Sunday, February 8, 2015

God (or Hollywood screenwriters) save Tyrone Power!

Another movie I watched this morning on FXM Retro and which gets another airing in the very near future is Captain From Castile. The repeat airing is on tomorrow morning at 7:25 AM.

The movie starts off with a bunch of men on horses with dogs out on a hunt, which if you were in England you might assume was a fox hunt. But this is Spain in 1518, and they're actually hunting a human, a slave from one of Spain's colonies in the New World who has escaped. Meeting up with that party is Pedro de Vargas (Tyrone Power). He suspects the fugitive has gone north while everybody else expects him to head for the nearest coast to the south, so Pedro goes off on his own to take part in the search. It's then that he meets Catana (Jean Peters). Catana is a servant girl out to do the laundry for the local inn, and because Catana and Pedro are of very different upbringing, Pedro doesn't believe Catana until he searches her bundle. Pedro then finds that he knows the fugitive and lets the fugitive escape, before running into Catana again.

Pedro eventually accompanies Catana back to the inn where she works, which is where he meets Juan Garcia (Lee J. Cobb). Garcia has been to the New World, and claims that there's all sorts of gold and other fortune to anybody who is brave enough to go there and make his fortune for himself. Sounds nice, but Pedro has parents and a kid sister he loves, as well as a girlfriend named Luisa. But, this being 1518, all of this is foreshadowing. The slave was owned by Diego de Silva (John Sutton), who is also the head of the local branch of the Spanish Inquisition. (You didn't expect that, did you?) Diego shows up at the Vargas residence, and basically gets in a heated debate with Dad over the Inquisition, which Dad thinks is iniquitous. Diego gets his revenge by having the entire Vargas family arrested, which results in the daughter being tortured to death.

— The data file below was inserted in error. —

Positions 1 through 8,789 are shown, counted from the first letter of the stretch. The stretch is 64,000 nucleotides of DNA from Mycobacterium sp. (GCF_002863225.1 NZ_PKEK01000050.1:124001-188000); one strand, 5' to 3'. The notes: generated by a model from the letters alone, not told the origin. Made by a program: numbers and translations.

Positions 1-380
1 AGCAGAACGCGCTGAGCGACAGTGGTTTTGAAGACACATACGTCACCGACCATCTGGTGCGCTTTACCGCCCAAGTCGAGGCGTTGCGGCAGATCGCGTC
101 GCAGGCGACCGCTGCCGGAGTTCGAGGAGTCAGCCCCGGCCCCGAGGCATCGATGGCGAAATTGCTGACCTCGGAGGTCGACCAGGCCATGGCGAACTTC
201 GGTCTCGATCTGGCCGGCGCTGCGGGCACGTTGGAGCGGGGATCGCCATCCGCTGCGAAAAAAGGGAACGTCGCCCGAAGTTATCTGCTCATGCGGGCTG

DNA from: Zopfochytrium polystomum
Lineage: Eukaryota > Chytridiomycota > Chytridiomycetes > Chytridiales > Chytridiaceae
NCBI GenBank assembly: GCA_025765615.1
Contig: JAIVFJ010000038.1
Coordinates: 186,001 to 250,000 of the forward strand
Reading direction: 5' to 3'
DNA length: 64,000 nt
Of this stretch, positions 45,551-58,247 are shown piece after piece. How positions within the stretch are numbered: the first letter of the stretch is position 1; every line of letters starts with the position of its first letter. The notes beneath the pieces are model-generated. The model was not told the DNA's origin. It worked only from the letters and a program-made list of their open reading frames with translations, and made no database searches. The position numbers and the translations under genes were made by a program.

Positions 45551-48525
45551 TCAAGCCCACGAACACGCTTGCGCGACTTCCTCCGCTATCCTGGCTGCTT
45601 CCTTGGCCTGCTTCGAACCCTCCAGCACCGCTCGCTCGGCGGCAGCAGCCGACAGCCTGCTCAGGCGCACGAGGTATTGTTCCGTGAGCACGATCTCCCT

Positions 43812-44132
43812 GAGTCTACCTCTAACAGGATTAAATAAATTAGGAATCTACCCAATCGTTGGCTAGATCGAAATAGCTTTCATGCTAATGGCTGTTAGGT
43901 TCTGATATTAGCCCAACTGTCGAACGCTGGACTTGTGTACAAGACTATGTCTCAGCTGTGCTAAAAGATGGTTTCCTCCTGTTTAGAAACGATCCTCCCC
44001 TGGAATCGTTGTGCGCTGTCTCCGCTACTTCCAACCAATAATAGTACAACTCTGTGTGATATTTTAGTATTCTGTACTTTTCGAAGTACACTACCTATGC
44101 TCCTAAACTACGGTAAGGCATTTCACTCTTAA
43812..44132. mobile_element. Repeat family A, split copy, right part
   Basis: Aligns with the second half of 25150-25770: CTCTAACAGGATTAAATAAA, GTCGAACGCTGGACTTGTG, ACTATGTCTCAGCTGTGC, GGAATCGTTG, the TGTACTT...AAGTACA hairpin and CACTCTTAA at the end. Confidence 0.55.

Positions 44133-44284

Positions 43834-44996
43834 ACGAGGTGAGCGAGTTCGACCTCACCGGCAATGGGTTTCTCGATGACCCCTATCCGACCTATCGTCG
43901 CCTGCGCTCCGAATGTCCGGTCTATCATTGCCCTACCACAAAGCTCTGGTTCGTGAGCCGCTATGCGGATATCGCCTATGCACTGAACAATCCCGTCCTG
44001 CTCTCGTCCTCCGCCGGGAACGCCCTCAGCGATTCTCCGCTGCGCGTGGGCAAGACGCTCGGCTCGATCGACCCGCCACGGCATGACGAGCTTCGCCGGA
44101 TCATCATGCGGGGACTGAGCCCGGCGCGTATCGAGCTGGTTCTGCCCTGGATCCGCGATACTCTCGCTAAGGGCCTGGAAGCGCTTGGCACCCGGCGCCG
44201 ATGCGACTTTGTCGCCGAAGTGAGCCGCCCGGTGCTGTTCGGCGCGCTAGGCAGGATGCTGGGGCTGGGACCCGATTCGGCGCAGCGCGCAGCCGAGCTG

Ah, but Pedro has friends, and they're able to affect the family's escape. One of those friends is Catana, who immediately started lusting after Pedro from the moment she saw him. To get help for the Vargas family, though, she had to betroth herself to the man helping them. So she tries to figure out a way to avoid going with that man, and escaping with the Vargas family. However, that escape involves Pedro getting split up from his parents. To keep making his escape, he has to go on an expedition to the New World with Hernando Cortez (Cesar Romero). Mind you, we're almost an hour into the movie by the time all this has happened.

Cortez leads the expedition by setting off from Cuba, which is already an established Spanish province, although Havana here looks more like the sets the studios would use for Mexico. Cortez finds rcches in Mexico, but he's been having a dispute with the colonial governor of Cuba, some of the men in the expedition are on the governor's side, so Cortez has to burn all the ships and keep everybody in Mexico. Meanwhile, Catana is still lusting after Pedro, who does finally profess his love for her. Help eventually does come in the form of an armada, but who should be on that armada? Why, none other than de Silva, looking to bring the Inquisition to the New World!

Captain From Castile is an interesting idea, but it's overly long -- at 140 minutes, the studio could probably have come up with a tighter script and chopped a good half hour off the running time. The othe rbig problem is that the movie seems overly melodramatic, veering from one crisis for Pedro to another. The guy cheats death something like half a dozen times. Sure, one of them is a duel, but on three or four occasions he's literally on his deathbed. And then there's the casting. Lee J. Cobb as a Spaniard searching for his fortune in the New World? Boy does he try, but he sticks out like a sore thumb in all his scenes. And then there's the priest on Cortez' mission. It's Thomas Gomez, who was good in a bunch of supporting roles. Here, though, he's got a terrible wig that distracts from his performance.

The bright side of the movie is the scenery. The Spanish scenes are all very likely done wherever the studios did their westerns back before John Ford went off to Monument Valley. But the film helpfully tells us between the opening credits and the first scenes that they had the assistance of the Mexican government in filming Mexican scenes on location in authentic locations. I'm not certain just how authentic those locations are in actually being from Cortez' life and conquering missions, but they're very nice to look at. Being filmed in Technicolor really helps, too.

Overally, I'd recommend Captain From Castile for its entertainment value if it clocked in under two hours. I say that even with the "will he cheat death" melodrama. But as it is, being 140 minutes, you should be forewarned that it's going to be a bit of a slog.

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